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This morning my oldest son began two-a-day practices for the 2014 football season.

I dropped him off at school—around back on the lower level closest to the locker rooms—at 7:20 a.m. The sun had barely climbed over the mountains, long shadows covered the freshly dressed field: bright white lines and sporting new orange padded end zone markers. The lot was half-filled with cars, trucks, and SUV’s all bearing some testimony to Titan Pride. There was a short line of vehicles in the drop off zone with baby-faced boys stumbling out, slinging navy colored mesh bags over their shoulders, fumbling with lunch bags and football cleats, hair still bedtime rumpled, eyes wide, and body movements spasmodic from some combination of sleepiness and nerves.

Last year, my baby-faced, hulk of a boy looked like those boys this morning. His entire body, from his deep-brown eyes to his wide slumping shoulders and dragging stride betrayed his certainty that he would never make it out of football camp alive. There was even a moment when I was not positive he would leave the safety of our suburban; He did get out…eventually. I gave him a big smile, encouraging word, then drove away crying.

It wasn’t just the first day of camp that was so hard last year. Every drop-off, every pick-up, became some strange combination of talking him away from the ledge of fear and self-preservation, and over the cliff of all-out effort. There was encouragement, there was tough love, there were strategy sessions, and lots of coined motivational phrases thrown around.

“Go hard, Buddy.”

“Leave it all on the field.”

“You’re choppin’ wood, Bud. Go and do the next thing. No thinking about it.”

“Your big enough, strong enough, fast enough.”

Or my personal favorite:

“Go to work, Boy.”

He ended last season only a little less terrified than he began. There was no amount of clichéd encouragement, or motivational postulating that would magically transform him into the beastly football player we all knew he could be. He would have to overcome in his own way, in his own time—just the same as he did when learning to walk, read, and ride a bicycle.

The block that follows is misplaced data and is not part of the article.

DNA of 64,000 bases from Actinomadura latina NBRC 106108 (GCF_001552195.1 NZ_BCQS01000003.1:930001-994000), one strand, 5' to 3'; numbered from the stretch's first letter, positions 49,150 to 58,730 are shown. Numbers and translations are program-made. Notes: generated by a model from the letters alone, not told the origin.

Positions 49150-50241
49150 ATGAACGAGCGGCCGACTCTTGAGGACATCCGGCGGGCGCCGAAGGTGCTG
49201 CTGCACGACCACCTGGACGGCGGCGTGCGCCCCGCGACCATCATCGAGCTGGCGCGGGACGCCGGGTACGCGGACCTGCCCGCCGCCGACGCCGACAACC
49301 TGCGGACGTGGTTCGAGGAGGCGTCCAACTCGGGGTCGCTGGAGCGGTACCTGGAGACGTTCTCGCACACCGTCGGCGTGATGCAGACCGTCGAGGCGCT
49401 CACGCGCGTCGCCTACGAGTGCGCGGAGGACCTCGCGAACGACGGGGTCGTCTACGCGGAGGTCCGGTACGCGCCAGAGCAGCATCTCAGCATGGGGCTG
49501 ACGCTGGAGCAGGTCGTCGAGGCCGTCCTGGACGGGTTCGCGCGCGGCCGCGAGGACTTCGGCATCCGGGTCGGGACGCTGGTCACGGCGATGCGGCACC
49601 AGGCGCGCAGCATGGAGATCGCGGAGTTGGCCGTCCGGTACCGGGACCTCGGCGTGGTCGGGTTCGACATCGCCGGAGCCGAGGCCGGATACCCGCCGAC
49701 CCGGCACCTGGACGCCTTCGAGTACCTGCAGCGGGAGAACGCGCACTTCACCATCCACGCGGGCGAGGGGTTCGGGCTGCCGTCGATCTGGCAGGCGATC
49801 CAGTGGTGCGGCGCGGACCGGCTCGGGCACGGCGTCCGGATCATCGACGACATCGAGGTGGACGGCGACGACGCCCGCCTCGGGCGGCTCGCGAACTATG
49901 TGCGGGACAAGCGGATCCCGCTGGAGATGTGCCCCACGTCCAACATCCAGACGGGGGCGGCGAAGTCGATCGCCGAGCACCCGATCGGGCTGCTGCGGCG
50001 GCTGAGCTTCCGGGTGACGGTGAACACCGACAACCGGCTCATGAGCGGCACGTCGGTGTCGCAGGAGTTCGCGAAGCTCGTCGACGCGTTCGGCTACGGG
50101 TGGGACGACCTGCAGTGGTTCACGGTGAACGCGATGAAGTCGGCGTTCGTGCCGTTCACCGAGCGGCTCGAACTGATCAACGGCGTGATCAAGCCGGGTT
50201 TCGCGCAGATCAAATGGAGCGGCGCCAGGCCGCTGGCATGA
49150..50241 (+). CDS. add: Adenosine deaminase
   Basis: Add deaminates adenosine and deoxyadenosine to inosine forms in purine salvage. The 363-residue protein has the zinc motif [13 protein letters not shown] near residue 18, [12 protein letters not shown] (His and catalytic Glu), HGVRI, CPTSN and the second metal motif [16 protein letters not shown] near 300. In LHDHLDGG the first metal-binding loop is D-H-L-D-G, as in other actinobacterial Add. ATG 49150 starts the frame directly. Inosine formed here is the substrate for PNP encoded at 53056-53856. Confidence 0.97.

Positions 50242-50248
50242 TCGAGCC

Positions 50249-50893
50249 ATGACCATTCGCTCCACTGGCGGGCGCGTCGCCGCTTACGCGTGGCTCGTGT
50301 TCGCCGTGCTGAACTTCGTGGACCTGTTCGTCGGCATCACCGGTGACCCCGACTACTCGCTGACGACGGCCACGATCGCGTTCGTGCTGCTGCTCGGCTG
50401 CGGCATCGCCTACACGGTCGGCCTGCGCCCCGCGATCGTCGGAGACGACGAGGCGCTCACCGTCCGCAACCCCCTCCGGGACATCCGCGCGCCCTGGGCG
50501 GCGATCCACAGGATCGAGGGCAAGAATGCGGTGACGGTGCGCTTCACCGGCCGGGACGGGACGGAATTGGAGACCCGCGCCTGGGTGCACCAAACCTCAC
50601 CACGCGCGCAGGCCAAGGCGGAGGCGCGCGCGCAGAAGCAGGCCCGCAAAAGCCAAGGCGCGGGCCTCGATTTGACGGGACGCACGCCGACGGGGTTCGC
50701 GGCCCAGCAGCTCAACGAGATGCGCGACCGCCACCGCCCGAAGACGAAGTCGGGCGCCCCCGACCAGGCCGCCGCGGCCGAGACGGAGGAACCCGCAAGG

It has been a most horrible predicament for the rest of us.

Especially some of us.

Every year about this time, Superman becomes wistful for his own football glory days. One of his favorite things to do is walk outside in the early morning and breathe in deep through his nose, filling his lungs with the smell of late summer, evaporating dew, and warm grass. Smells like football, he always says.

My son never seemed to appreciate this waxing nostalgic. Superman would start in with his Ode to the Good ‘Ole Days, and oldest son would shoot him sideways glances, eyebrows instantly furrowed, lips pursed together. Smells like pain, and suffering, and sudden unpredictable death, said the message on his face. Superman always pretended not to notice, and even tried to use it as a way to encourage our son past his fears and inhibitions, and into a shared love for my husband’s second religion.

“Just remember when you’re out there,” he would say, “no matter how scared you are, or how bad you think it sucks; remember to take a deep breath and smell the air. This time in your life is special and it doesn’t last long.”

If there was any conversion, we never noticed.

As this year’s camp approached, our son has been vibrating around the house—bouncing up and down, shaking out his arms, rolling his neck. His nervous chatter has risen to near epic proportions, and he keeps using words like “hype” and “tight”. Yesterday, he declared with vigor that it was his last day of freedom. He said it like a soldier on his birthday before heading off to war. He looked deep into my eyes after church and asked that his Last Supper be pizza. When Superman began his annual wistfulness while walking to our car, I noticed my son also puffed his chest out and tilted his chin toward the sky. Superman breathed in deep and loud. As he exhaled, he extended his arms out, just as I imagine Jesus did when He preached the Sermon on the Mount.

“Aaaaahhh….Smell that? Smells like football.”

Oldest son: “Yup. Sure does.”

 

P.S. If you’ve been wondering where I’ve been all summer, well, I’ve been living in summer. Soon all my children will be in school–and not the kind with me, which will probably be the topic of some blog posts come September. Until then, I hope you forgive my writing delinquency and look forward to more time together come fall.

 

 

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